New York: Part 2

Something about Space

As a sophomore in high school, in 2005, I had a really fun history class. It was fun because I was one of those kids who actually liked school, but it was the first course I took that felt like a simulation of college. (Or at least the image of college that existed in my head when I was 15.)

The teacher was a young guy, in his early 30’s and relatable to the generation behind him: us. He offered a fair blend of authority and empathy, a guy we never forgot was our teacher while at the same time being able to communicate with him like a friend, or equal.

The reason his world history class seemed like college was because all the time we got sidetracked by discussion. Occasionally we skipped past a day’s worth of information because someone asked the teacher a question and it turned into a class debate for the remaining hour. It was an “advanced” class, so some of the “advanced” students talked down about it in other classes… how we weren’t really learning anything in there. I didn’t care for them very much.

My outlook was the direct opposite. I thought I learned more talking about the world than actually learning about world history. It was one of the most influential courses I have taken at any level of school.

Don’t get me wrong. We did real work in there, learned about Greece and Troy and Rome and all that. One day we had a worksheet with 25 questions on it, had to read a chapter of the book and fill in the answers or whatever for homework.

It was weird on this particular night since, for some reason, I did read the chapter, and filled out the questions all by myself. Typically I would finish some portion of it, maybe half or a shade over — just enough that I wouldn’t feel guilty copying the rest of the answers from one of my friends. But that was almost invariably the case.

The next day in world history I arrived to my desk and got my homework paper out, got ready to turn it in. The girl sitting next to me had been sick that week, and only did 22 of the 25 questions. (How do I remember that number?) So she was scrambling to fill in the remaining three.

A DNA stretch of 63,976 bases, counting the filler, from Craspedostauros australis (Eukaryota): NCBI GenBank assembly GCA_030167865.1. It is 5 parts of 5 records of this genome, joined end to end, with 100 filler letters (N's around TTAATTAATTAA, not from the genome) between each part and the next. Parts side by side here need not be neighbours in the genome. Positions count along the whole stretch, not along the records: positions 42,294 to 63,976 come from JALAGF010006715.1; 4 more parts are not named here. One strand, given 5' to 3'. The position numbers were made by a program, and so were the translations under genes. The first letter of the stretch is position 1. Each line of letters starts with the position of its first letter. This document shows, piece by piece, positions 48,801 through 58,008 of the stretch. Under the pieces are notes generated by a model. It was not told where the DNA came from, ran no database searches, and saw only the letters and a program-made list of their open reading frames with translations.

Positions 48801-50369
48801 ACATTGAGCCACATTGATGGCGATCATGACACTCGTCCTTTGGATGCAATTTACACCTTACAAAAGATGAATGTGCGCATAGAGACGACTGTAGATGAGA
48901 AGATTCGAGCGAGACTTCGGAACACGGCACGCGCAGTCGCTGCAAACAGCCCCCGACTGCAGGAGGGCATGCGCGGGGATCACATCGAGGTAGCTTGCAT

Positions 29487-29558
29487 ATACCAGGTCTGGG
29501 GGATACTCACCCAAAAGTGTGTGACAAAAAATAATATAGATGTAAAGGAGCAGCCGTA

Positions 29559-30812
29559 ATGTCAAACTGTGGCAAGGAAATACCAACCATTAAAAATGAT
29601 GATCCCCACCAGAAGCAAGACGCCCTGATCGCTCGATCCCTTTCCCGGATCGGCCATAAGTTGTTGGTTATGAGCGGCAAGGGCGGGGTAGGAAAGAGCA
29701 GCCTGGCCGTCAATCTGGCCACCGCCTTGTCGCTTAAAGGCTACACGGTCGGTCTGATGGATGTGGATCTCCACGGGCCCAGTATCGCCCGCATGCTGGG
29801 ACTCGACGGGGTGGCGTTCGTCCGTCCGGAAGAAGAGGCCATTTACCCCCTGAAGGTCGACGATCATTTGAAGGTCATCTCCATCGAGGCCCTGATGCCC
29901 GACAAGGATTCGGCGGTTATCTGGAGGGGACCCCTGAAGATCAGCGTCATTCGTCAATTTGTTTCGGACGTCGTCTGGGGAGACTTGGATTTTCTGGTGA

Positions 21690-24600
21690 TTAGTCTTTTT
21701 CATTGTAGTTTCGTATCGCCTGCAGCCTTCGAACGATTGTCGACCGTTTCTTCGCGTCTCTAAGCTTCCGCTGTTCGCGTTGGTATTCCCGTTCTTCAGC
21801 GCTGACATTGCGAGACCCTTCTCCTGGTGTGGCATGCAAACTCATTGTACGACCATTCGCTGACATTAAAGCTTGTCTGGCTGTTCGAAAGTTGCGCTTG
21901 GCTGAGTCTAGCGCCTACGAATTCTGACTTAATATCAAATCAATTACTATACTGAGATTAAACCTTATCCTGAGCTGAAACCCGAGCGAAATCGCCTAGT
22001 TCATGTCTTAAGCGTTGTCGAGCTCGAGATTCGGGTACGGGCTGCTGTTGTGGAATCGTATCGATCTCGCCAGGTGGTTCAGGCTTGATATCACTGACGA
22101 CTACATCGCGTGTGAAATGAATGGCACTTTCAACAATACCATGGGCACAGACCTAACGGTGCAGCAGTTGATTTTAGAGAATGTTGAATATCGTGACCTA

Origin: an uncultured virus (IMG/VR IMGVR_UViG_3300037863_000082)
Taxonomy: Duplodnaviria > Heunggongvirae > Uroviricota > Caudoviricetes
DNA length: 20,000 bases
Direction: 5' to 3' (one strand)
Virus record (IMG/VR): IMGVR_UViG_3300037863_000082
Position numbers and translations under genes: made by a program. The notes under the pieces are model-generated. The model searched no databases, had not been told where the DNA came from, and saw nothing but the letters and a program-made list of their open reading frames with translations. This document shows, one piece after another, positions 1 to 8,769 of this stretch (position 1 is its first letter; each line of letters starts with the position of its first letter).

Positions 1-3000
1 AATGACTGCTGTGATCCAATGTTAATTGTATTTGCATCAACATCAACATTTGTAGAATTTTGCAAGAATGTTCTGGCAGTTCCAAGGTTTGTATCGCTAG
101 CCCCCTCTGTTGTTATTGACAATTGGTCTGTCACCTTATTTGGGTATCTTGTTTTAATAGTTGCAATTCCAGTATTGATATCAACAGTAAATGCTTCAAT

I can’t stress enough how nice this girl was. I mean, she was innocent and quiet… she probably cared a shitload about what grades she earned and how her parents felt about those grades. It could have, too, been the other way around, and she would make just as much sense.

So I did what I imagined any nice guy would have done. I said, “Here, just take mine.” It was so casual and the class was so laid-back that I didn’t think twice about it. She only needed three answers, anyway, so where’s the harm in that?

“Um, what are you doing?” the teacher asked me, suddenly appearing out of nowhere next to my desk.

“Oh she was finishing her homework,” I said, which wasn’t totally a lie.

“You can’t just let someone copy right in front of me,” he said with a quick laugh. “How dumb do you think I am?”

That wasn’t really my point. I didn’t see the problem. I know copying isn’t right, per se, but by then my whole idea of copying sections of assignments and rewording them to better fit my voice was something I was desensitized to. In my head it wasn’t a big deal because this is the most commonplace practice at that age.

Anyway, so her and I both got a zero on that assignment. Afterwards the class was assigned to read and take notes all period long, so there was a ton of dead time. On the inside I was fuming at what just happened, mostly due to my ego getting bruised. I was embarrassed in front of the class by my favorite teacher who I thought was on my side, and there was nothing I could say to talk my way out of it.

Then finally I couldn’t contain it anymore. In the middle of the class period, while everyone read and took notes, I calmly got up from my seat and headed back about ten feet to the teacher’s desk. His head was down.

“Don’t you think that was maybe a little bit of an overreaction?” I asked, but that isn’t how benign it sounded. I put so much emphasis on “maybe” and “little bit” that it was impossible not to take what I said as condescending. I was excited in the pit of my stomach, the type of burn I’ve felt when on the verge of getting into a fight, and it boiled over in the form of words that made me sound like a complete asshole when I opened my mouth.

“Eric I made my decision, now go back to your seat and do the assigned reading,” he said. But I couldn’t give it up.

“I mean, at least give me a zero. You don’t have to punish her, too,” I came back with. As much as I was hanging myself I knew I had an audience.

“Cool your jets, Eric,” he retorted. That was the haymaker.

Cool my jets?” I started before getting cut off. I was really fucking heated.

Then he got up and made me go outside the class, so I paced around the hallway until he came out.

Five or ten minutes later, he exited and we had a “talk”. He said even though I was being “chivalrous” in trying to take the blame, that it wouldn’t set the right example if he let me get away with it. Knowing myself I’m sure I apologized for calling him out, but how fucking dumb was I. So, so transparent.